Many estate plans, such as those that include only a will, must go through the probate court. The process is long, expensive, and always has the potential to become complicated. Fortunately, South Carolina law offers many ways for people to avoid probate. Here’s what you need to know.
Navigating the South Carolina probate system comes with its own challenges, but an experienced probate lawyer can help. Contact Beth Santilli Law today to request a consultation.
What is Probate?
Probate is a legal process in which a probate court oversees the distribution of a person’s assets upon their death. The court will first appoint an executor that is responsible for ensuring the deceased’s debts are paid and that remaining assets are distributed to beneficiaries. Probate incurs many fees and can take over a year, which is why many people wish to eliminate the hassle for their loved ones. Individuals creating an estate plan have many options when they want their loved ones to avoid probate.
A living trust is a legal document in which a person can place assets to protect them from probate. Any asset can be placed into a living trust, such as real estate, vehicles, bank accounts, and more. When creating a trust, the trustee must transfer ownership of the assets to themselves within the trust and they must name a successor trustee. Upon their death, the assets are transferred to the successor trustee, who then distributes it to the beneficiaries of the trust. Probate proceedings are not necessary for distribution to occur.
It is not uncommon for two people, such as a married couple, to jointly own assets together. When this is the case, South Carolina recognizes the right of survivorship that can help family members avoid probate upon someone’s death. Under the right of survivorship, when assets are jointly owned and one of the owners passes away, the property is automatically transferred to the other owner. This is known as joint tenancy. The property does not have to pass through probate first. However, a form of joint ownership must be completed to verify that the surviving individual is an owner.
The South Carolina statutes are quite clear on the language that is to be included on the deed when the property is real estate. The deed should clearly state that the owners are recognized “as joint tenants with the right of survivorship,” and not as “tenants in common.” This can help avoid confusion, and the probate process, in the event that one of the owners passes away. Regardless of the type of property that is protected under joint tenancy, each owner must have legal claim to an equal share.
Bank Accounts and Payable-on-Death Designations
Individuals can also protect bank accounts from probate in some instances. A bank account may have a “payable-on-death” designation to protect funds and certificates of deposits. The individual that owns the bank account can control it during their lifetime and can even spend or withdraw all of the money in the account. The beneficiary that is named on the designation does not have any control of the account until the owner passes away. At that time, the beneficiary can then ask the bank to provide them access to the account without the need to go through probate.
Just as bank accounts can be transferred to another person upon someone’s death, so too can securities such as stocks and bonds. Transfer-on-death forms are quite common when someone registers stocks and bonds. When securities are registered as transfer-on-death, the beneficiary named on the form will inherit the investment automatically upon the shareholder’s death without the need for probate.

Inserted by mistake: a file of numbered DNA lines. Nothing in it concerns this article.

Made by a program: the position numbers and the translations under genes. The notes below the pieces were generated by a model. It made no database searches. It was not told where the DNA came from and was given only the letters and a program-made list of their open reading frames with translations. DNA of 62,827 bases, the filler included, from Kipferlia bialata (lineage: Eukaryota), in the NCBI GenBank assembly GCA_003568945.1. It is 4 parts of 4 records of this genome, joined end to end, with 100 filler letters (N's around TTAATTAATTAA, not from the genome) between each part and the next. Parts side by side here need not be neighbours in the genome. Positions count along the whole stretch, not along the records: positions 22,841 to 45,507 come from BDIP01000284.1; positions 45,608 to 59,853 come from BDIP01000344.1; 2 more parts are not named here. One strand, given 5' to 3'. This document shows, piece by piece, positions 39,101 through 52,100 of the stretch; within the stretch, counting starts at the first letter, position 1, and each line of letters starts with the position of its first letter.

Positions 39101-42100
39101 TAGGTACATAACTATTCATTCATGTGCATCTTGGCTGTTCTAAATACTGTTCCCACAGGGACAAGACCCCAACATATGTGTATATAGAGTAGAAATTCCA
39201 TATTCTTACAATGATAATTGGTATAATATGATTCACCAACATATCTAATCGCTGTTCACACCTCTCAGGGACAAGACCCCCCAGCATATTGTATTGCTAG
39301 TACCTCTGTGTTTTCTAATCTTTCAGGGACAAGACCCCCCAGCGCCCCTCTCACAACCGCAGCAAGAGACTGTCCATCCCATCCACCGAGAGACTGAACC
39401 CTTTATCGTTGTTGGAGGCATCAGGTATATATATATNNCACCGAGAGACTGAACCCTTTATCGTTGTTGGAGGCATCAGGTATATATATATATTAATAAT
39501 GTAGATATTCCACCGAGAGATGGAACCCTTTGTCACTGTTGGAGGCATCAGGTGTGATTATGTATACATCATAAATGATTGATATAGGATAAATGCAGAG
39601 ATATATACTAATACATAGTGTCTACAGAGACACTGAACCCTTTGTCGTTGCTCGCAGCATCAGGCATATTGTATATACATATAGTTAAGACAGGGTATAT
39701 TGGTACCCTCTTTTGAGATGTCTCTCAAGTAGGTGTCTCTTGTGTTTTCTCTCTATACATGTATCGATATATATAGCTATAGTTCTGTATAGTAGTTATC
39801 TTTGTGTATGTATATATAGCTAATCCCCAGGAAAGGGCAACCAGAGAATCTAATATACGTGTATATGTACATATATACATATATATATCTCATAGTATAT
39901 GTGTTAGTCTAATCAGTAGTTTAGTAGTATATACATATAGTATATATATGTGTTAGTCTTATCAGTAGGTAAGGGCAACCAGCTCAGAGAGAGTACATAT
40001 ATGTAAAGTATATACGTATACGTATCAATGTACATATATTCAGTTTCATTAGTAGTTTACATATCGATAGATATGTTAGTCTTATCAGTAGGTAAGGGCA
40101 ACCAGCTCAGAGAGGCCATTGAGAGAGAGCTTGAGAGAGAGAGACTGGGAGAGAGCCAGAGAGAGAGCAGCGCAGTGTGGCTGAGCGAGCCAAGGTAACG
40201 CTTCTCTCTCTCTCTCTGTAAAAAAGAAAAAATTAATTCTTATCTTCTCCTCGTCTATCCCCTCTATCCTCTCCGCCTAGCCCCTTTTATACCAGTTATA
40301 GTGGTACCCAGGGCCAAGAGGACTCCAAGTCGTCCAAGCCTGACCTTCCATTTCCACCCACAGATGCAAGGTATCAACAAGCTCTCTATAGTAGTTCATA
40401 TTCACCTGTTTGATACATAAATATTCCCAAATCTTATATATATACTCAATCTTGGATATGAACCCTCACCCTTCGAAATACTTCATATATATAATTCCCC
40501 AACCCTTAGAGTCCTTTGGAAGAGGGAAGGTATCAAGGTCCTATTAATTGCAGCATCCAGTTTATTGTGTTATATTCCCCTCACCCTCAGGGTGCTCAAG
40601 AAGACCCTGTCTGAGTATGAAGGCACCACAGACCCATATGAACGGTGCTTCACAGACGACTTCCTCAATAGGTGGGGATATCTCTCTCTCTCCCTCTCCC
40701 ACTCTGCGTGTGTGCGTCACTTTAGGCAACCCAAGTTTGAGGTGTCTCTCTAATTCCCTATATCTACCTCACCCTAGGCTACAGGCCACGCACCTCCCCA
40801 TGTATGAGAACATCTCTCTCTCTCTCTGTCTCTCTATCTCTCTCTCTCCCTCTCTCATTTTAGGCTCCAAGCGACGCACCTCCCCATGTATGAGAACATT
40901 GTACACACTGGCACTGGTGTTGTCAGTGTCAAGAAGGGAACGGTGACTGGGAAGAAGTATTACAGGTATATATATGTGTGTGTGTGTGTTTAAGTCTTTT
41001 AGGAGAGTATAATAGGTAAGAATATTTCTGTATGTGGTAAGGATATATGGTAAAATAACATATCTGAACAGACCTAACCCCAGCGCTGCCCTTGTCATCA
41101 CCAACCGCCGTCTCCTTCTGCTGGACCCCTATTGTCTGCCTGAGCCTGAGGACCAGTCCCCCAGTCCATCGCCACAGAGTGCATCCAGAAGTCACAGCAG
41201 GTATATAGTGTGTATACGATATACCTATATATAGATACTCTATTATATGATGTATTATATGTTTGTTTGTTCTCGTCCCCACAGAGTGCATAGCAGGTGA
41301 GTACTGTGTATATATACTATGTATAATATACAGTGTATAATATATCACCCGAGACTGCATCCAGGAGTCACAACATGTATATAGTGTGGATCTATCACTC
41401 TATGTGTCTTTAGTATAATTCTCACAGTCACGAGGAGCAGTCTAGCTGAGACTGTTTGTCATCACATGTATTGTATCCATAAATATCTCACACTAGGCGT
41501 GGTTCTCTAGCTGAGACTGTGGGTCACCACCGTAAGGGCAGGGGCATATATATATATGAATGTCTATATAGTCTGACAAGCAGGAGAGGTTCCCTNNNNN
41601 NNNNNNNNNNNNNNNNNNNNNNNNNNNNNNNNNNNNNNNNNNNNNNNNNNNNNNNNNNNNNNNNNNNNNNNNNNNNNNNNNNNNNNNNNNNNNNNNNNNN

Just as beneficiaries deal directly with the bank when there is a payable-on-death designation, a beneficiary of stocks and bonds will claim the investment directly from the brokerage company. The brokerage company must then immediately transfer the account.
Small Estate Affidavits
Small estates minimize probate with some estates able to be closed in thirty (30) days. To do this, the assets held within an estate after liens and encumbrances are applied must be valued at $25,000 or less. To minimize probate in this manner, the beneficiary must sign an affidavit under oath. The beneficiary must sign the affidavit in the county probate court where the deceased individual was a resident. A probate judge must also approve the affidavit and a waiting period of 30 days will apply. When these requirements are met, the asset is then released by the institution or person that currently holds the asset.
Options Not Available to Avoid Probate in South Carolina
Although South Carolina provides many options for individuals who want to avoid probate, there are some limitations. For instance, some states allow transfer-on-death deeds and registration for certain types of property, but South Carolina does not.
South Carolina does not recognize transfer-on-death deeds for real estate property. For a beneficiary to receive real estate property upon a person’s death, they must have jointly owned the property under the state’s joint tenancy laws. South Carolina also does not recognize transfer-on-death of registration of vehicles. To avoid probate on vehicles, a person could create a living trust and place the vehicle in the trust if they want their loved ones to avoid probate upon their death.
Get Legal Planning Your Estate
While the law in South Carolina outlines many ways in which you can avoid probate, it is not always easy for individuals to know which method is right for them. At Beth Santilli Law, LLC, our experienced estate planning lawyers can advise on your case, ensure your estate is protected, and help your loved ones avoid the probate process. Contact us today to schedule a consultation.